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Tuesday, September 22, 2020  Spokane, Washington  Est. May 19, 1883
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Bronze statue honors astronaut Michael Anderson


The Michael P. Anderson statue was unveiled in 2005 and stands in the breezeway behind the INB Performing Arts Center. 
 (File / The Spokesman-Review)
The Michael P. Anderson statue was unveiled in 2005 and stands in the breezeway behind the INB Performing Arts Center. (File / The Spokesman-Review)
Stefanie Pettit The Spokesman-Review

Friday will be five years since Spokane’s own Lt. Col. Michael P. Anderson, U.S. Air Force, died with six other astronauts aboard the space shuttle Columbia when it broke up on re-entry over Texas, just 16 minutes before its scheduled landing and after a successful mission that lasted some 15 days, 22 hours and 20 minutes in space.

A meticulous scientist with an eye for details, it is likely he would appreciate the exactness of these particulars concerning the flight and its mission. He was always a good scientist in addition to being a good pilot.

The bronze statue in his memory by sculptor Dorothy Fowler – who, incidentally, is also a pilot – stands in the breezeway behind the INB Performing Arts Center in Riverfront Park. It shows him both kneeling and reaching to the heavens.

All who have spoken or written about him have noted that he was always pleased to lean down to children to assist and help inspire them. And also, it is a well-told story that at the age of 4, he announced that he would someday become an astronaut. Reaching down, reaching up – he dreamed it and he did it.

Though Anderson wasn’t born here, the Cheney High School graduate, the son of an Air Force man, did consider Spokane his home. It remains home for his parents Bobby “Andy” (a retiree from Avista Utilities) and Barbara Anderson.

On the first anniversary of the Columbia space shuttle’s plunge to earth, a group of Spokane citizens – from Avista Utilities, Sacred Heart Medical Center and African American community leaders – kicked off a fundraising campaign to build this monument for Anderson. Just 16 months later – on June 12, 2005 – the statue was dedicated at a ceremony which attracted some 300 people, including National Aeronautics and Space Agency officials, Anderson’s family, fellow astronauts and families of those who died with him aboard Columbia.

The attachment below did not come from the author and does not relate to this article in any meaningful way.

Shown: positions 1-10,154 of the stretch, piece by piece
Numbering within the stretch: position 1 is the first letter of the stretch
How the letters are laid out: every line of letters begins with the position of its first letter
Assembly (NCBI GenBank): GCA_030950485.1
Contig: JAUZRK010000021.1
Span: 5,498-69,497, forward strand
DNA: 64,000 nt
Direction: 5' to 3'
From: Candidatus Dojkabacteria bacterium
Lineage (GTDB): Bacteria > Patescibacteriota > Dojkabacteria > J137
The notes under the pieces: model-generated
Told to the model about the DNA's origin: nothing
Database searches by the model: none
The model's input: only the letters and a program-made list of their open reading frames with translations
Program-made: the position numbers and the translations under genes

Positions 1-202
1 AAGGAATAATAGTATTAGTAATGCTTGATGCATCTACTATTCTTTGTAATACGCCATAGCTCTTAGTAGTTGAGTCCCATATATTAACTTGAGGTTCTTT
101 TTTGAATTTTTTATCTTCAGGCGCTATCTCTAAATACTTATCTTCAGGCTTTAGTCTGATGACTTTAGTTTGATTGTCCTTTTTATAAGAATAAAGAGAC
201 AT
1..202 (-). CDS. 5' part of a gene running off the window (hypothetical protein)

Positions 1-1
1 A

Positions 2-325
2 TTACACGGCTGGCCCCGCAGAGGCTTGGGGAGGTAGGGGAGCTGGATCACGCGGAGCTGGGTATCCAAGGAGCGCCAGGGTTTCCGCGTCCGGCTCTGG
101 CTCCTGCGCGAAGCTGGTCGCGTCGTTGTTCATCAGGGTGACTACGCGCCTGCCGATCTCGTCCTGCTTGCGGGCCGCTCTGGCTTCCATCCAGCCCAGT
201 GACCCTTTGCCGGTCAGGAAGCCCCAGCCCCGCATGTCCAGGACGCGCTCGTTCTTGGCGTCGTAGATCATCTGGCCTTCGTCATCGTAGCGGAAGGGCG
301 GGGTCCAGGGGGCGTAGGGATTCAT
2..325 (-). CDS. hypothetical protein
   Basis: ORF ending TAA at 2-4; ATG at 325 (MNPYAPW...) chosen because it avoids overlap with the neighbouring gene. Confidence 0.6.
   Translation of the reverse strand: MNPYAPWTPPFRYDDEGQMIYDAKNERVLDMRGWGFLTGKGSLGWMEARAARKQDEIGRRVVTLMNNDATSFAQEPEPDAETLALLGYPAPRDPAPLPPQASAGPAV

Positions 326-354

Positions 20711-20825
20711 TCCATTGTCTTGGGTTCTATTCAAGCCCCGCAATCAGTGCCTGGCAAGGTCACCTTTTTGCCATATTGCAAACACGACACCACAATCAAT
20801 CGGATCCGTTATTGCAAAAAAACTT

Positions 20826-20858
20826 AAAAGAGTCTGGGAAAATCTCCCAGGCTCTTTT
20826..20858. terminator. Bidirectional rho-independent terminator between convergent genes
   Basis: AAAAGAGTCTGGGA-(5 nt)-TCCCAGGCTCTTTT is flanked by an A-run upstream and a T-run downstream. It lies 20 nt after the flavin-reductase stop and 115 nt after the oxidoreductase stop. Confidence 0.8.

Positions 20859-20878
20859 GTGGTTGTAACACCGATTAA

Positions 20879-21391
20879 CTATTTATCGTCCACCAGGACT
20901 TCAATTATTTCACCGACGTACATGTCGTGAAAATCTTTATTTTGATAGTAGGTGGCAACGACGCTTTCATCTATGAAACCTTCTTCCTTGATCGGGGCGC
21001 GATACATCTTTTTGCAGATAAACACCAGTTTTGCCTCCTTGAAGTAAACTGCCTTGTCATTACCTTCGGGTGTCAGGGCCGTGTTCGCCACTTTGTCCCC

Jessie Wuerst, communications manager at Avista, said the group easily reached the $125,000 goal for the memorial. In fact, they over-subscribed the goal to the extent that discussions are under way about possibly endowing a scholarship fund in Anderson’s name. Together with the NAACP, they funded two scholarships last year.

They are also working with the Museum of Flight in Seattle and Seattle business people to raise $150,000 for a second Michael Anderson memorial statue, which will be the anchor for a new space exploration exhibit to be located there.

At the dedication of the statue in Riverfront Park, Fred Gregory, NASA deputy administrator, spoke of Anderson’s dedication to science – no surprise to Anderson’s Cheney High School science teacher Hal Sautter, who had remarked that his student could pretty much always be found in the lab and that a shoehorn was needed “to get him out of there.”

Anderson had been the payload commander aboard Columbia, in charge of 80 science experiments.

Anderson was also known as a man of faith. How fitting that his memorial statue shows him reaching skyward. It is reported that before the Columbia mission, he said to his minister that “if this thing doesn’t come out right, don’t worry about me. I’m just going on higher.”

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